And that also helps explain why Uranus is so small compared to Jupiter and Saturn. Out there, the swirling disk of materials the planets formed out of was less dense, so Uranus grew more slowly, and the disk ran out of gas before Uranus could get as big as its neighbors. So, in the case of Uranus, decoding its smell gave us a rare peek into what the solar system was like five billion years ago.

But unfortunately, analyzing a planet’s spectroscopic signature isn’t always easy. The signals from different substances can overlap with each other, which makes it hard to tease them apart and figure out exactly which chemicals are involved in a given pattern. That’s what happened to astronomers trying to figure out the composition of Saturn’s moon Titan.

Astronomers have been interested in Titan ever since they discovered that it has a complex environment that could potentially support life. And one thing they’ve been trying to do is understand exactly what its atmosphere is made of. Beginning in the early 2000s, the Cassini probe gathered a lot of spectroscopic data, helping confirm that the atmosphere was mostly nitrogen and methane.

But they couldn’t decipher certain pieces of the spectroscopic signature. So, they decided to try to physically recreate the atmosphere in the lab, and use trial and error to figure out the missing pieces. To do that, they set up a chamber that mimicked conditions on Titan, and filled it with gases they knew were in its atmosphere.

Then, they added a small amount of other ingredients until the combination in the chamber had the same spectrum as Titan’s atmosphere. The missing ingredients ended up being a bunch of molecules from a group called the aromatics. Despite the name, not all aromatics actually smell like anything.

But many of the ones that do have a scent are said to smell sweet. Although one of those aromatics was benzene, which is found in crude oil and smells like gasoline. Titan as a whole probably doesn’t actually smell much like those compounds, since the atmosphere is dominated by other gases.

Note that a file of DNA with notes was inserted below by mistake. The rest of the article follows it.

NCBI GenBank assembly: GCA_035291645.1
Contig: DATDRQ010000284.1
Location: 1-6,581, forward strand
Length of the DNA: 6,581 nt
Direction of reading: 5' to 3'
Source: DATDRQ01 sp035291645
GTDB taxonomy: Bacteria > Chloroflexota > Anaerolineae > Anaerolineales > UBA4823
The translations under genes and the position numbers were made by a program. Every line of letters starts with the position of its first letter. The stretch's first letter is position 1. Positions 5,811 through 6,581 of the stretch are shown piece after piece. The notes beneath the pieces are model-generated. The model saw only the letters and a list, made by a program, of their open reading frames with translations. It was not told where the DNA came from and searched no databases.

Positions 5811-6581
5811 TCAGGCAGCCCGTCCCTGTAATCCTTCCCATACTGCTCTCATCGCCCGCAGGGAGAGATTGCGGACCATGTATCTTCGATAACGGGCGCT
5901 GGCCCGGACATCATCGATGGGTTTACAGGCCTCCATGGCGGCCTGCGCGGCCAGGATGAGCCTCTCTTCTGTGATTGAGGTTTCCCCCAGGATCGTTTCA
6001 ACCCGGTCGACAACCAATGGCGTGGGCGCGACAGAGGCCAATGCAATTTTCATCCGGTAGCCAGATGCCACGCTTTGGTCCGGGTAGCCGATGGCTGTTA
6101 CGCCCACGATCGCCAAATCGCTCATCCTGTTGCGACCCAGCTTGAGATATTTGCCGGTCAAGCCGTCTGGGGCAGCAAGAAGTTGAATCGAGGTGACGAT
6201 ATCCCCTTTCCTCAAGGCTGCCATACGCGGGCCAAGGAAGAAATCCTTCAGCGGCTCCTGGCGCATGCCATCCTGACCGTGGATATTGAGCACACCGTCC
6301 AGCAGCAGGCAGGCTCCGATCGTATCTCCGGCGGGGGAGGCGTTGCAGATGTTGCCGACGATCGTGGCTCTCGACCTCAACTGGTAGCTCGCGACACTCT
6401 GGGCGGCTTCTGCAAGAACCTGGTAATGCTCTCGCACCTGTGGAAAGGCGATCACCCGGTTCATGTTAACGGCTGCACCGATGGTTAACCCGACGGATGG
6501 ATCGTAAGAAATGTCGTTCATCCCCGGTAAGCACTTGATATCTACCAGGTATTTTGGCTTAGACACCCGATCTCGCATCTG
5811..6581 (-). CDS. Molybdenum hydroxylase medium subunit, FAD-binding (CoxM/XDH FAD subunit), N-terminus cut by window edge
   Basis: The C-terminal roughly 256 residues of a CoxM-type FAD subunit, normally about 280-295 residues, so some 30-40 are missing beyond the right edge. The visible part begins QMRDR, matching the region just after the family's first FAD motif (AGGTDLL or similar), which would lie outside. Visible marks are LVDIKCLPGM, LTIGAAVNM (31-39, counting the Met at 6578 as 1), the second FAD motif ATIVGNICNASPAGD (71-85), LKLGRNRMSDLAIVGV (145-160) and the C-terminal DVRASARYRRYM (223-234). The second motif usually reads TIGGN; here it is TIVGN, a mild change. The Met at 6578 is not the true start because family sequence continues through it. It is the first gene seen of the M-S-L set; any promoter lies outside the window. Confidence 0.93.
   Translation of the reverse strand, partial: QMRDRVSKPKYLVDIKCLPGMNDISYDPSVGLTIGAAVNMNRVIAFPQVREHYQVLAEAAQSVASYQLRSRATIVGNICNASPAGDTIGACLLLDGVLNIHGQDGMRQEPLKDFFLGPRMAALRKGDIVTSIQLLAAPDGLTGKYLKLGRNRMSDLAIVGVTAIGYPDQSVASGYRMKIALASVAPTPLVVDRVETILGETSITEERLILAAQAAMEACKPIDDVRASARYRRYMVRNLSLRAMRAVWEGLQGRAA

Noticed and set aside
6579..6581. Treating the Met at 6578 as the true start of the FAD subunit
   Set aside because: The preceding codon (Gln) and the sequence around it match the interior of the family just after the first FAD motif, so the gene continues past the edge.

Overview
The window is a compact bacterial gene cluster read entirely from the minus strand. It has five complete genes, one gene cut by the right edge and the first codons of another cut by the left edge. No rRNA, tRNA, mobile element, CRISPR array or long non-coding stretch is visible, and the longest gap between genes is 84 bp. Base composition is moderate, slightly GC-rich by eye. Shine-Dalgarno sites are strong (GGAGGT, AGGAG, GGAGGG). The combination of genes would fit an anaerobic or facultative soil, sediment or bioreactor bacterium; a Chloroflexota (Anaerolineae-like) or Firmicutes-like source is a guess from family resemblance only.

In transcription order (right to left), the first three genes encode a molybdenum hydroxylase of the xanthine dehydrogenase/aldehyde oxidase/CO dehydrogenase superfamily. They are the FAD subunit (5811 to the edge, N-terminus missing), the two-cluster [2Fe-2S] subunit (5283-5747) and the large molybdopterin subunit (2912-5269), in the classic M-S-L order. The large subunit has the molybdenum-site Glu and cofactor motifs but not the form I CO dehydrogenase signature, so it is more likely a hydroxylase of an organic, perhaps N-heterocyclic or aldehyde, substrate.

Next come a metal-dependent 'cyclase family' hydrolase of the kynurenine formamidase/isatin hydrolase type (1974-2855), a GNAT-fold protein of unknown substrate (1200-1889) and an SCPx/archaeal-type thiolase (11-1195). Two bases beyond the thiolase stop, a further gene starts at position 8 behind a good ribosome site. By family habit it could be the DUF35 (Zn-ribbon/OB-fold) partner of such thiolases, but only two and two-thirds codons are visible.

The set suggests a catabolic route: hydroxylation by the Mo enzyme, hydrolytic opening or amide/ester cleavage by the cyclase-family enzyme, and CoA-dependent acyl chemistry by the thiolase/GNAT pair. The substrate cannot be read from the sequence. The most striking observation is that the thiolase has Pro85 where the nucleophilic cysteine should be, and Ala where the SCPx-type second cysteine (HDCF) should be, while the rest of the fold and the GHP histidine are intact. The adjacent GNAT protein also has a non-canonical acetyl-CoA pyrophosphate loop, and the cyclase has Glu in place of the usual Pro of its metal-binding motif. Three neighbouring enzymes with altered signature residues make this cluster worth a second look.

But still, the fact that it’s full of complex molecules like aromatics tells us something about the chemistry on Titan, which can help us figure out if and how it could ever support life. In general, that’s about as close as we can get to knowing what other worlds smell like. That said, now and then, it is actually possible to smell something from space itself, like meteorites.

Meteorites tend to look like plain old rocks, but some of them have pretty unusual scents. For instance, one clay-like meteor, dubbed the “cosmic mudball,” is reported to smell like Brussels sprouts, or maybe even vanilla? It’s not an exact science.

Most of the time, your sense of smell is not going to be the most useful clue when you could just bring the rock to a lab. But the smell does reflect its formation. The smells from the cosmic mudball come from complex hydrocarbon molecules and amino acids.

And by studying their composition, we can better understand the composition of the early solar system, especially since some of the molecules in those rocks are even thought to have formed before the Sun. And yet, they’re the same molecules that life needs to exist, so they can help us trace the earliest stages of our origins. There’s one small catch, though: Even though these meteorites come from space, it’s likely that Earth influences their scents quite a bit.

Like, the cosmic mudball’s scent has probably been affected by. Earth-based amino acids, not just the ones it brought with it from space. So, until we can actually go there, there’s always a little uncertainty when it comes to decoding the scents of the cosmos.

But even so, it can give us a new way to explore uncharted territory. Thanks for watching this episode of SciShow Space! And if you liked this episode, you might like our episode about the cloud of booze in space, which, if you could smell it, would smell like rum!

You can watch that one next! [♪ OUTRO].